For instance, after QMM breached an environmental buffer zone, extending as much as 167m beyond its permitted limits and placing mine tailings onto the bed of Lake Besaroy, the corporate insisted that QMM was compliant.
Two years of inquiry later, when finally forced to admit QMM’s breach, Rio Tinto assured shareholders that in line with the Malagasy government the breach was of “no significant concern” and impact “negligible”.
Nonetheless, neither the corporate nor the federal government could provide a single technical study to support this evaluation. Finally, the corporate admitted it was not aware of any such report.
The poor reporting is particularly problematic because QMM has a fiscal relationship with the environmental regulator, to whom it pays a minimum of $40,000 dollars per 12 months to observe the mine’s performance.
As a joint owner within the mine, the Malagasy government is conflicted. This 12 months Rio Tinto has pledged tens of millions of dollars to the federal government prematurely dividend as a part of QMM’s recently signed, latest lease agreement.
It’s an election 12 months and the governing party is badly in need of fine news stories and campaign funds.
In addition to exonerating operational actions that break Malagasy laws – corresponding to QMM’s unauthorised buffer breach, the federal government provides a useful firewall for the corporate.
QMM continuously claims it cannot share technical reports unless the federal government regulator agrees, and insists that requests for QMM reports be made on to the regulator.
The National Office for the Environment (ONE), and the national water agency, ANDEA, rarely publish or create ready access to their reports on QMM.
One example is reports for the fish deaths following the 2022 tailings dam failures. ANDEA didn’t release the studies. Nonetheless, they were accessed by civil society and analysed by radioactivity expert Dr Swanson.
Swanson concluded the study and the report were inadequate, as “there have been insufficient data to support definitive statements regarding risk to fish or to humans.”
Throughout 2022, and on the 2023 AGM, Rio Tinto cited these studies to say that the QMM mine was not accountable for fish deaths.
The irony shouldn’t be missed that, while distancing itself from the fish deaths on the one hand, QMM was rapidly installing a $13m treatment plant to deal with essentially the most likely reason for the fish deaths: acid mine drainage from high aluminium and low pH, as present in QMM’s mine basin water.
Questions on how QMM will take care of the toxic waste from this latest treatment plant, and the way they’ll address other heavy metals within the mine basin waters, e.g., uranium and lead, remain unanswered.
In point of fact the corporate has did not answer dozens of technical questions since 2017, and native people have endured twenty years of poor communications from QMM.
At a gathering with Malagasy civil society representatives in 2022, Rio Tinto’s CEO conceded that QMM’s community social performance (CSP) had failed.
Last 12 months’s fish deaths alone caused months of hardship and conflict, which continues to be unresolved.
The compensation process to over 5,000 villagers that followed a conflict resolution process last May was reportedly marred by human rights violations and inadequate payments.
In April Rio Tinto declined requests to permit an independent audit of QMM’s compensation process to deal with the violations. An audit can have resolved issues and helped prevent the present unrest.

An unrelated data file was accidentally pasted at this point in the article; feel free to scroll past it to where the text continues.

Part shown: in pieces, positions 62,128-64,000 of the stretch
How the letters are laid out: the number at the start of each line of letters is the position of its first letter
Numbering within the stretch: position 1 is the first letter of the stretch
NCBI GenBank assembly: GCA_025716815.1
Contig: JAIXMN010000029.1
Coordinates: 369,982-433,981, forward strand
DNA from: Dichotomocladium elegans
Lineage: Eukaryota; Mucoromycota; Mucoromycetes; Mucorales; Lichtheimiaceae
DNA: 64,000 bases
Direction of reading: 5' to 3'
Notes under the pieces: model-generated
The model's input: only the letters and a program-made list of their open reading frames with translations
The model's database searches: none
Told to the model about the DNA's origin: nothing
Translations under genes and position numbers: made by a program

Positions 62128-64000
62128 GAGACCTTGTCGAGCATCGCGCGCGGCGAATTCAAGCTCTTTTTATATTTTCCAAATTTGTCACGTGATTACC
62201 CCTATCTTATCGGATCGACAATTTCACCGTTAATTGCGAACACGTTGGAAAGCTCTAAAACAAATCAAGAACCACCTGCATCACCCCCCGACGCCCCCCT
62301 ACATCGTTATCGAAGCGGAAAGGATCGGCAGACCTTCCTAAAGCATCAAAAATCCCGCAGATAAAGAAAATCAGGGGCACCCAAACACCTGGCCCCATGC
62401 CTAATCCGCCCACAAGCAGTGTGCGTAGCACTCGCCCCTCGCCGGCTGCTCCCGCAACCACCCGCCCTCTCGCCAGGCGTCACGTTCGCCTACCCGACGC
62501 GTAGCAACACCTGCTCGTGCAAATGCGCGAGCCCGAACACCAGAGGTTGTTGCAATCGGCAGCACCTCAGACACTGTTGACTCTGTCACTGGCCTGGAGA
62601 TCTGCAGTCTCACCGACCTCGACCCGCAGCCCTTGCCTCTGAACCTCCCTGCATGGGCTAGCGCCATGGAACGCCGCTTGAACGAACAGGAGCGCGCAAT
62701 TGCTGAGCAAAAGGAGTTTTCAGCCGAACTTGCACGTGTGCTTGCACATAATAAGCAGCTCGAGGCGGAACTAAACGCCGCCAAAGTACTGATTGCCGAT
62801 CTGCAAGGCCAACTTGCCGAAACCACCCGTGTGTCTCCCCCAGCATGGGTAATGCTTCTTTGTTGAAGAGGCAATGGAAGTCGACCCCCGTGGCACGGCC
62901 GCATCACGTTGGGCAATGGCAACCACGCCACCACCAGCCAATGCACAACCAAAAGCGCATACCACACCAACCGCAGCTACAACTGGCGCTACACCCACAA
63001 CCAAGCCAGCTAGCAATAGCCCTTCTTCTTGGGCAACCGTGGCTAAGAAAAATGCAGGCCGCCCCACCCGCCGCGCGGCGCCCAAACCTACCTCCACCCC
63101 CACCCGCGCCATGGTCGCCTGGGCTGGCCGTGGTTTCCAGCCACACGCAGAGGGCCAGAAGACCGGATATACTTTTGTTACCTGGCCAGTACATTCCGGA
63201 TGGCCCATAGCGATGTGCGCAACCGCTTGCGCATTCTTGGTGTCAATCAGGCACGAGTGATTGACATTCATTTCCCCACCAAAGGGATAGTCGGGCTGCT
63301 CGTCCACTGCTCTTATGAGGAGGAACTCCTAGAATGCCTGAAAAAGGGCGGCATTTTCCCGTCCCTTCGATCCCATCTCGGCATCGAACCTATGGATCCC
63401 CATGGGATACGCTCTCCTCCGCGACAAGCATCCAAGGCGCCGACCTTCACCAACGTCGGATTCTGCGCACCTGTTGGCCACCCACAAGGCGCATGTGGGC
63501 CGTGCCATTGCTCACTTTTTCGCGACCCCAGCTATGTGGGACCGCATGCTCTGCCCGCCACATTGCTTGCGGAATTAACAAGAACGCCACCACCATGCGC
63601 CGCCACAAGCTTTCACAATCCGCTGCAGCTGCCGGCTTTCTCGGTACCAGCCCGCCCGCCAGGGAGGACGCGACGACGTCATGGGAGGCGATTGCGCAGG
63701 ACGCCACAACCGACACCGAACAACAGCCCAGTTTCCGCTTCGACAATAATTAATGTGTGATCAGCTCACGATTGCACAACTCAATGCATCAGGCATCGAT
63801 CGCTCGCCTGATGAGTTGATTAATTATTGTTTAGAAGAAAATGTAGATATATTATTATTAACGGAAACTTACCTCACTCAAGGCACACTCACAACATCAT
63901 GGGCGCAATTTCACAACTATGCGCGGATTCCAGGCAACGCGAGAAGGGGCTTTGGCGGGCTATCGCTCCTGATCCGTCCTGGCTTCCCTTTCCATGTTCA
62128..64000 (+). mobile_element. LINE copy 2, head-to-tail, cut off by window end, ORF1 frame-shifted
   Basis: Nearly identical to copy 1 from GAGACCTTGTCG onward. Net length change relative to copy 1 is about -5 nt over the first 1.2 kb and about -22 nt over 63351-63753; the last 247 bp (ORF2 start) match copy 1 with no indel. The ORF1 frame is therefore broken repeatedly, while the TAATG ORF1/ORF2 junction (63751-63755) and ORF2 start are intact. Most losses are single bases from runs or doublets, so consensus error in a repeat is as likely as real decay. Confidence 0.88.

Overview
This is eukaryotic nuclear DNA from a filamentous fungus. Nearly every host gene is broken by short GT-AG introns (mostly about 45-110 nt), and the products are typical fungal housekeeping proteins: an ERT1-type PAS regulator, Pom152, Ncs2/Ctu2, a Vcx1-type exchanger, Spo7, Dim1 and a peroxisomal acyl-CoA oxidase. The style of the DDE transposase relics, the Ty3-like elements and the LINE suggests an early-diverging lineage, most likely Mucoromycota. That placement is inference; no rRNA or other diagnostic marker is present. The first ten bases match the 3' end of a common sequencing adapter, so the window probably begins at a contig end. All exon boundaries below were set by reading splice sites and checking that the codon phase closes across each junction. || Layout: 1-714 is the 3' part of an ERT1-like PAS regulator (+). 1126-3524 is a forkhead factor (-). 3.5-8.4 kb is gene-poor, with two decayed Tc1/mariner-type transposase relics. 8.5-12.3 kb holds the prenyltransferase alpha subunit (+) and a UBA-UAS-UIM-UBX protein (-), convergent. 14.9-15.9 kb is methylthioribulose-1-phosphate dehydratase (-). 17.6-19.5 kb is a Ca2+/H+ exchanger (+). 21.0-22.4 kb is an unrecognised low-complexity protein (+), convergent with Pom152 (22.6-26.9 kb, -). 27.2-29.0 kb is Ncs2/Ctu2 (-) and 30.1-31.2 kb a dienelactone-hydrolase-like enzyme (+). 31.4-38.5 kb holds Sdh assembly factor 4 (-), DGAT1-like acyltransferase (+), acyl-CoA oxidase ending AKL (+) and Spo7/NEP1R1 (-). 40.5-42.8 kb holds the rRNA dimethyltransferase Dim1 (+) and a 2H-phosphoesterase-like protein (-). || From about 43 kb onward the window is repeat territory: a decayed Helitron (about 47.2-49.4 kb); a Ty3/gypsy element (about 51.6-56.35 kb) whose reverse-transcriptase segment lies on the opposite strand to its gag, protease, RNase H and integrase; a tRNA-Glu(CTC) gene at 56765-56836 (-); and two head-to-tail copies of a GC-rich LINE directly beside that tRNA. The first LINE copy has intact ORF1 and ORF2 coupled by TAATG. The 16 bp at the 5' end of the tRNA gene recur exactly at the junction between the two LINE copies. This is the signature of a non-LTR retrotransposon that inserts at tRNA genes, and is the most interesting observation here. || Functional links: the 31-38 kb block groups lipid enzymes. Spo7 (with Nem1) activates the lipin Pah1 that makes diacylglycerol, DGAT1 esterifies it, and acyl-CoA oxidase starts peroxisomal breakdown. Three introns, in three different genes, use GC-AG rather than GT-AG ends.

Conflict broke out again this June when greater than 15,000 villagers signed a petition asking the mine to be stopped while water and compensation issues, amongst other problems, may very well be resolved.
QMM’s lack of uptake to requests for direct dialogue from the local association involved led to street protests. Dispersed by armed militia, 120 villagers were arrested and 87 imprisoned, including women.
The state prosecuted the protestors and issued arrest warrants for his or her leaders. Charged with ‘undermining state security’, they risk five years imprisonment. It’s the fourth conflict in lower than two years.
Rio Tinto blames the villagers for the clashes with security forces and has distanced itself from the arrests. Nonetheless, within the QMM three way partnership between Rio Tinto and the Malagasy Government, partners are jointly and severally responsible for one another’s acts.
While the corporate faces no penalties for its actions, villagers face imprisonment and legal motion for theirs – especially after they contest the consequence of QMM’s grievance process. A process the parent company already admits doesn’t meet international standards.
The corporate’s resistance to allowing independent auditors to the location is palpable. The ACCR has said that QMM’s refusal to just accept an independent audit is reason enough to conduct one, and the corporate risks compromising its social licence.
Seeking to the longer term, it’s in everyone’s interests to make sure independent audits of QMM now.
The Ecologist has asked Rio Tinto for comment but as yet has not received a reply.
Yvonne Orengo is an independent communications consultant and director of the Andrew Lees Trust (ALT UK) a British charity arrange following the death of its namesake in 1994. ALT UK is working with Publish What You Pay (PWYP) Madagascar and international campaigners to research and advocate concerning the impacts of the QMM mine on rural communities in Anosy region, Southern Madagascar. Yvonne lived and worked in southern Madagascar to develop social and environmental programmes and has followed the evolution of the Rio Tinto/QMM mine for nearly thirty years.